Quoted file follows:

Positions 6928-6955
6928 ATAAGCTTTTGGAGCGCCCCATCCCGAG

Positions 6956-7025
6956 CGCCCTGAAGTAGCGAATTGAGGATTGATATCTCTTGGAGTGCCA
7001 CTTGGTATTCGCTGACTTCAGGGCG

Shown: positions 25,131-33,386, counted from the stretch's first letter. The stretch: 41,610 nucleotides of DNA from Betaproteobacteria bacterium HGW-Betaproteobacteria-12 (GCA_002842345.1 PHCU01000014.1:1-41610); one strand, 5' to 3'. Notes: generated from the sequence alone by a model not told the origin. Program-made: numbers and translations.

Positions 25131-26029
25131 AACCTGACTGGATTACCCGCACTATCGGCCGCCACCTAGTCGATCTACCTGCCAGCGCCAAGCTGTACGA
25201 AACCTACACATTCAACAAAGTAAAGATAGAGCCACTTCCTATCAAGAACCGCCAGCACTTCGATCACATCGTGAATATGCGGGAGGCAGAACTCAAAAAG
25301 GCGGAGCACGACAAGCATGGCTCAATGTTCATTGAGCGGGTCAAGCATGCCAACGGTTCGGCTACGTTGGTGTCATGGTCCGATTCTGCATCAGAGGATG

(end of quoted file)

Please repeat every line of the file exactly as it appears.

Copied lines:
Positions 6928-6955
6928 ATAAGCTTTTGGAGCGCCCCATCCCGAG

Positions 6956-7025
6956 CGCCCTGAAGTAGCGAATTGAGGATTGATATCTCTTGGAGTGCCA
7001 CTTGGTATTCGCTGACTTCAGGGCG

Shown: positions 25,131-33,386, counted from the stretch's first letter. The stretch: 41,610 nucleotides of DNA from Betaproteobacteria bacterium HGW-Betaproteobacteria-12 (GCA_002842345.1 PHCU01000014.1:1-41610); one strand, 5' to 3'. Notes: generated from the sequence alone by a model not told the origin. Program-made: numbers and translations.

Positions 25131-26029
25131 AACCTGACTGGATTACCCGCACTATCGGCCGCCACCTAGTCGATCTACCTGCCAGCGCCAAGCTGTACGA
25201 AACCTACACATTCAACAAAGTAAAGATAGAGCCACTTCCTATCAAGAACCGCCAGCACTTCGATCACATCGTGAATATGCGGGAGGCAGAACTCAAAAAG
25301 GCGGAGCACGACAAGCATGGCTCAATGTTCATTGAGCGGGTCAAGCATGCCAACGGTTCGGCTACGTTGGTGTCATGGTCCGATTCTGCATCAGAGGATG